The Winter 2015 Anime Preview Guide
Absolute Duo

Bamboo Dong

Rating: 1.5 (of 5)

Review: It's difficult to be enthusiastic watching Absolute Duo. Right from the get go, it feels derivative, with its red-eyed, silver-haired, weapon-wielding heroine. She blushes slightly, not because she's embarrassed, but because she looks cuter that way. She looks like she could do well in the aisles of Animate.

And in fact, that's true of every facet of Absolute Duo. Everything, from its exhausting characters to its tired premise feels ready to print money. And it probably will. Because it has things that people like—a teacher who dresses up in bunny outfits and calls herself Professor Bunbun, a goth lolita student president, a handful of cookie-cutter friends, the aforementioned silver-haired girl, and of course, the generic main character, whose powers are so unique he's dubbed an Irregular. In this world, not even the outliers are worthy of creativity.

The characters go to a school where they learn to battle each other with Blazes, so that they can someday become peacekeepers. Most Blaze users get melee weapons, but our hero has a shield. It's because he's an Irregular, you see, and he's different. Also, his name is Thor, because of course it is. In the meantime, all of the students are saddled with a partner, because there needed to be a reason for the main boy and the main girl to live together, fight together, and occasionally see each other in PJs or towels. Those hoping for a sexy shot of silver-hair girl get their wish, though they could probably just wait a couple months for the dakimakura covers to come out.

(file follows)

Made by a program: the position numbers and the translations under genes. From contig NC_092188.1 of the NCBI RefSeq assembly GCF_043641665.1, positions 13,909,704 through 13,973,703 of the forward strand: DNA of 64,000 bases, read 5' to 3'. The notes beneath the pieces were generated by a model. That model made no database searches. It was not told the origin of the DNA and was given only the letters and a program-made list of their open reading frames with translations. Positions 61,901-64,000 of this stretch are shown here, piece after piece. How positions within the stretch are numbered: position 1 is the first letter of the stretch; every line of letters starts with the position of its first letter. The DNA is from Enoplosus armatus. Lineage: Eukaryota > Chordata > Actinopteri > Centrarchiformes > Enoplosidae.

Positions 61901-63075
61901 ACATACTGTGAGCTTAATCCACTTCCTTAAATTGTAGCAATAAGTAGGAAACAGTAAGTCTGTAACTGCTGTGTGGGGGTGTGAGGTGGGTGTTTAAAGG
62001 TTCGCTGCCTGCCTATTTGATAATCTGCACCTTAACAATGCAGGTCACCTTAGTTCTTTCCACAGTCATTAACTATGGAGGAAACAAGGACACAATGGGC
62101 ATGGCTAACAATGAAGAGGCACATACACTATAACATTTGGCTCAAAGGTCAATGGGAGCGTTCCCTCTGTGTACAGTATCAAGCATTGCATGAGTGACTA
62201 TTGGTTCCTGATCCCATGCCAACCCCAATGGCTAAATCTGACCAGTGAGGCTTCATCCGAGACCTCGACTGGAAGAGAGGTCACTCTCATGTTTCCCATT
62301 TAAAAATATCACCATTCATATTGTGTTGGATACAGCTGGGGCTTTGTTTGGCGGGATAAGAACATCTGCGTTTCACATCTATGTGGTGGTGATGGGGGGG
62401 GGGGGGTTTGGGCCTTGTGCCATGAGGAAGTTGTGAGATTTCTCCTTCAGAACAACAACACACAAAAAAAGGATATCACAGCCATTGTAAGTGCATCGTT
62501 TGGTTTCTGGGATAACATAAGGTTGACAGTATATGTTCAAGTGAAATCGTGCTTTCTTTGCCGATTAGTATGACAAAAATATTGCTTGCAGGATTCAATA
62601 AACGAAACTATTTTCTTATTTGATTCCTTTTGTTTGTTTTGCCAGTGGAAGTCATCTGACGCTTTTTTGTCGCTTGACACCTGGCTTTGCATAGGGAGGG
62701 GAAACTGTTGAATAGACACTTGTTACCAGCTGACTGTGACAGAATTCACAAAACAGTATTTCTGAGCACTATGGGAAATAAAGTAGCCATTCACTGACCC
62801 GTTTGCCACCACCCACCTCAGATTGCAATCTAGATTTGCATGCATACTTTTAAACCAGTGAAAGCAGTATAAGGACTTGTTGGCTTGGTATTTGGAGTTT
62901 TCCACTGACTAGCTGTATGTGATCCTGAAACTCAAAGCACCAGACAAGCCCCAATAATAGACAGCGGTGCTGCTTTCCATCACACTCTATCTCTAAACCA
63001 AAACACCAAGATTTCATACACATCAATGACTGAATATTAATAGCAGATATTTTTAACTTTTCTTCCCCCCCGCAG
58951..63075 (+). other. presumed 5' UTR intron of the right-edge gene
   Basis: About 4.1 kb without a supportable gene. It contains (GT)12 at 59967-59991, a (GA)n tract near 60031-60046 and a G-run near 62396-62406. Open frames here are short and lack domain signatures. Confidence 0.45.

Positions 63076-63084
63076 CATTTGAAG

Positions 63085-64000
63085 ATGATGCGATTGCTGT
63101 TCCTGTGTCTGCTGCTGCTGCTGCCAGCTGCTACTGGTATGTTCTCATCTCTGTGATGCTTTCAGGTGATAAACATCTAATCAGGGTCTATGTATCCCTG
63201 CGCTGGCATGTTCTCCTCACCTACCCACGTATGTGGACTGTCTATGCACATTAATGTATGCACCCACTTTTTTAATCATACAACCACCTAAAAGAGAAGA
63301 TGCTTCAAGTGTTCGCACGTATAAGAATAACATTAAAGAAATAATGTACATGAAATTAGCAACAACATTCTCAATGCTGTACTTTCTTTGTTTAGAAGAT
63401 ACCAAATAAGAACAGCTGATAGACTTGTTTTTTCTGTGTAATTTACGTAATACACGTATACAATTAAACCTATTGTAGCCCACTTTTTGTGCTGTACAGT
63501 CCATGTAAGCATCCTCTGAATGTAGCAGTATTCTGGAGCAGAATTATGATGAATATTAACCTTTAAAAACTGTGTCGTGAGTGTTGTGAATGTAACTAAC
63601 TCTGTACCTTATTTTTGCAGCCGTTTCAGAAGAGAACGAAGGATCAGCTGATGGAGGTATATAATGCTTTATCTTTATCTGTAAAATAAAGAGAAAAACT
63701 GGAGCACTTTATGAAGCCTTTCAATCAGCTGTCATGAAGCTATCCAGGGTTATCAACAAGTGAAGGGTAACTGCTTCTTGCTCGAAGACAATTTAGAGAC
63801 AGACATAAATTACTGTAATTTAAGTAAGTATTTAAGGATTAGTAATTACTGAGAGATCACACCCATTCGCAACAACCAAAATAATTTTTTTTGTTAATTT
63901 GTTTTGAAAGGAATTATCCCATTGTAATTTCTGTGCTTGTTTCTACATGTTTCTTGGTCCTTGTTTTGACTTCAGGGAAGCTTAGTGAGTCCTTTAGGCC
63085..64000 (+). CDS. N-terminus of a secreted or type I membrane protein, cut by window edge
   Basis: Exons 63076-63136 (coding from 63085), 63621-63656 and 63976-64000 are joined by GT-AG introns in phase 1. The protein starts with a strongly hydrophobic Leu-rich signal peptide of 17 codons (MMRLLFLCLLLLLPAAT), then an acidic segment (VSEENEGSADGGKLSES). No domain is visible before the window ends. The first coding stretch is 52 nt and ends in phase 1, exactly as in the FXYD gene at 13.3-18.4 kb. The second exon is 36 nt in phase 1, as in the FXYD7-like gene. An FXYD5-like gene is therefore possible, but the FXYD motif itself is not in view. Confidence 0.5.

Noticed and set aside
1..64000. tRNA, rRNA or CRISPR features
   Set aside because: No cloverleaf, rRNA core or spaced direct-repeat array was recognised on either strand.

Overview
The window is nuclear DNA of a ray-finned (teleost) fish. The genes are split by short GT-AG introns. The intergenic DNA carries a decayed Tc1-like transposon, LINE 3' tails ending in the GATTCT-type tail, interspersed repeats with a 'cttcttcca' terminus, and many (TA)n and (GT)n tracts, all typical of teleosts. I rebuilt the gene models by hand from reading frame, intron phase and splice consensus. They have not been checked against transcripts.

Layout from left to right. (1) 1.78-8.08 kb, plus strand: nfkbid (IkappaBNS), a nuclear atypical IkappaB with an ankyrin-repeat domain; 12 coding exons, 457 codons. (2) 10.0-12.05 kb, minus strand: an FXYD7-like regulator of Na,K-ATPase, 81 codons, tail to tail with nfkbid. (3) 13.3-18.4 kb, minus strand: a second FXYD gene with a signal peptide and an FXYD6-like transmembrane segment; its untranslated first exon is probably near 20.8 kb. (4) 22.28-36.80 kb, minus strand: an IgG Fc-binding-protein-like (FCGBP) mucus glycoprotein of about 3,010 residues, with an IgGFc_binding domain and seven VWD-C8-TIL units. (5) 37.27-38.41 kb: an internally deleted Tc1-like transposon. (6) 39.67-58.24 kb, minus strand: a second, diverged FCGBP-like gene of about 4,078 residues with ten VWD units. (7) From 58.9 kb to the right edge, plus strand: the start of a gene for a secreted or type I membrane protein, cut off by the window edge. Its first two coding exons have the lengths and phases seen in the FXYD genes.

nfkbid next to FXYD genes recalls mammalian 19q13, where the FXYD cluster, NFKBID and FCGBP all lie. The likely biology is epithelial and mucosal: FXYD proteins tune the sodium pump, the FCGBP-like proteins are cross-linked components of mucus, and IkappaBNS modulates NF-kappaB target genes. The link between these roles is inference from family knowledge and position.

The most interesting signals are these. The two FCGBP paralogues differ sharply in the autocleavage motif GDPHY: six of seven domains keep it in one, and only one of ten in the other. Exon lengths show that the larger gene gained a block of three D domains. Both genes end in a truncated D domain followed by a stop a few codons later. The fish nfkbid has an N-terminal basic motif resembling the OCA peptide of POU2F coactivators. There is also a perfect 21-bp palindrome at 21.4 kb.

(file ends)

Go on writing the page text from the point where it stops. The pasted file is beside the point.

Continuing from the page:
I don't really blame anyone for this soggy, tepid mess. Not the studio, not the light novel author, nor the editors who pored over the pages. The free market rules the world, and if people want to pay their bills and make a living, they need to feed the starving masses. If that means having a wildly ridiculous teacher character who only exists in anime and porn videos, or characters that feel like the product of dice rolls, then that's how it has to be.

I can only hope that the first episode is a fluke, and the series will get better from here. Because as it stands, it feels a little too much like a joke. The way it's cobbled together, like a Frankenstein's monster of stereotypes and recycled bits, seems more like the fake anime series that exist within other anime series. Surely one can only go "up" from here. Regardless, I'm sure it'll do just fine. I can already picture the Nendoroids and deluxe multi-cloths in my head.

Absolute Duo is available streaming on

Nick Creamer

Rating: 1.5